Instead of opting not to return, it can be revealed he had his contract abruptly terminated by the club, which cited comments he made in a television interview in June it claimed damaged the reputation of the Roar.
‘Lots of people have opinions about me but one thing I’m not is selfish. I had a job to do and I wanted to finish that job.’
“They just suddenly turned gangster on us,” Fowler told The Sydney Morning Herald and The Age.
“Lots of people have opinions about me but one thing I’m not is selfish. I had a job to do and I wanted to finish that job. I wasn’t given the chance to go back and show people what we potentially could have done.
“I gave everything for the year for Brisbane Roar. My family were back and forth. I was over there on my own with just my No.2 and we gave everything that we had to help the club, to get them to where they are. Getting labelled selfish and a quitter and other things, it’s very poor play. I’m certainly not selfish and I’m not a quitter.”
Fowler has filed a petition with FIFA’s dispute resolution tribunal, which is expected to deliver an outcome within 30 days.
He is seeking damages after having his two-year contract cut short and, as he seeks to break into management in his home country, wants to set the record straight over the suggestion he walked out on the club and its players.
Fowler and Roar technical director Tony Grant, a former Everton midfielder, flew home to England in late March after the A-League was suspended. They were stood down like most other staff on April 1.
From then, he says, he could never get any certainty about the terms of his return from the Roar, who are owned by Indonesian conglomerate the Bakrie Group. In an interview with beIN Sports in June, Fowler outlined his frustration. “I’m meant to take a pay cut and I’m meant to also try and make my own way over there,” he told the Qatar-based sports network. “I think the way I see it is if I’m taking a pay cut and I’m paying for my own flights over there, then it’s effectively costing me money to go and manage a team. That shouldn’t be the case.”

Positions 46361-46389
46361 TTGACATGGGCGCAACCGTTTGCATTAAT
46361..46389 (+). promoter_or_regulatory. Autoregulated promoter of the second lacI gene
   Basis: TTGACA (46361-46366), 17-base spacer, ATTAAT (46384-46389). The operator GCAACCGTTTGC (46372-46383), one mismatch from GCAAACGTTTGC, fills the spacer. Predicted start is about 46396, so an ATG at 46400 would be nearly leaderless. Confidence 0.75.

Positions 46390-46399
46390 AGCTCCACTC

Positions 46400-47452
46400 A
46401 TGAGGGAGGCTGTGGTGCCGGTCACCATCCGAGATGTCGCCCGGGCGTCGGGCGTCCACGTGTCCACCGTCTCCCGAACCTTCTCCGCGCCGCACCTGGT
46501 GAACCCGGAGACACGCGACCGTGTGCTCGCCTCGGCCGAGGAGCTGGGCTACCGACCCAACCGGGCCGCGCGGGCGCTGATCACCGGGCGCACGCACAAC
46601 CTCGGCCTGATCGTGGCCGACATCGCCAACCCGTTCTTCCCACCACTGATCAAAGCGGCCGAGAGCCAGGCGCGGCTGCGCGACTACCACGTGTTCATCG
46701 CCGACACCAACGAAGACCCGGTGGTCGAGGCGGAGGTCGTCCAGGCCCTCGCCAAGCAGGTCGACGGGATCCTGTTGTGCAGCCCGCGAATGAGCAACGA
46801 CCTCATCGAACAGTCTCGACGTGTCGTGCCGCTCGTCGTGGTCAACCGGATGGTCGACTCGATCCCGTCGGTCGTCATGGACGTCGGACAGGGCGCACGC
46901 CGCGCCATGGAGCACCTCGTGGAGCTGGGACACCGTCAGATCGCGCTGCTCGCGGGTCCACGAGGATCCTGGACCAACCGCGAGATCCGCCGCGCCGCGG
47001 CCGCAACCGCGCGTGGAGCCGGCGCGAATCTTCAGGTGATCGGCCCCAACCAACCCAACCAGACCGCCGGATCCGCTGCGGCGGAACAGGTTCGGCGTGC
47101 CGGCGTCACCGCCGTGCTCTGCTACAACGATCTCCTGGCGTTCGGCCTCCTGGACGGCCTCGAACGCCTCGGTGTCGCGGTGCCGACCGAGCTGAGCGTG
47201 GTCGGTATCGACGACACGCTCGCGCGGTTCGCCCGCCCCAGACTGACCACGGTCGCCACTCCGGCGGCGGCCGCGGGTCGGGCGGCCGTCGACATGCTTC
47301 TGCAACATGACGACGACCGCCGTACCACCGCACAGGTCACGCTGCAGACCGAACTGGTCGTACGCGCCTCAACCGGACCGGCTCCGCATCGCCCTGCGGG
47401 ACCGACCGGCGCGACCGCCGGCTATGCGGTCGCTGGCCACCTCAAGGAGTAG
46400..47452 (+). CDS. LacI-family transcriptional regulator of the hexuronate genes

As part of Fowler’s contract, the club said it would pay for return economy-class airfares between Australia and England for the coach and his family in the second year of the deal.
Anxious about his family as coronavirus took hold in England in March, he flew back with Grant at his own cost and said he had the approval of Roar chief executive David Pourre.
He would have had to enter quarantine upon his return to Brisbane but that never transpired.
“The club never stood us back up … and never gave us any clarity in terms of what was happening this year, never gave us any clarity over what was happening the year after,” Fowler said after lodging documents with Fifa.
“Then [they] wanted me to pay my own flight going back. I said ‘if you want me to come back, you’ve got to at least pay for my flight’. Regardless of how much money [they] think I’ve got, if I’m stood down and I’m not getting paid … it [would be] costing me money.
“I just felt the club were looking for a way out, if I’m being totally honest.”
Roar deputy chairman Chris Fong declined to comment when contacted on Friday.
Fowler is being represented at FIFA by Sydney sports lawyer Darren Kane, who writes fortnightly columns for the Herald. He has applied for vacant manager’s jobs at English Championship clubs Birmingham City and Bristol City.
Chris Barrett is Chief Sports Reporter of The Sydney Morning Herald.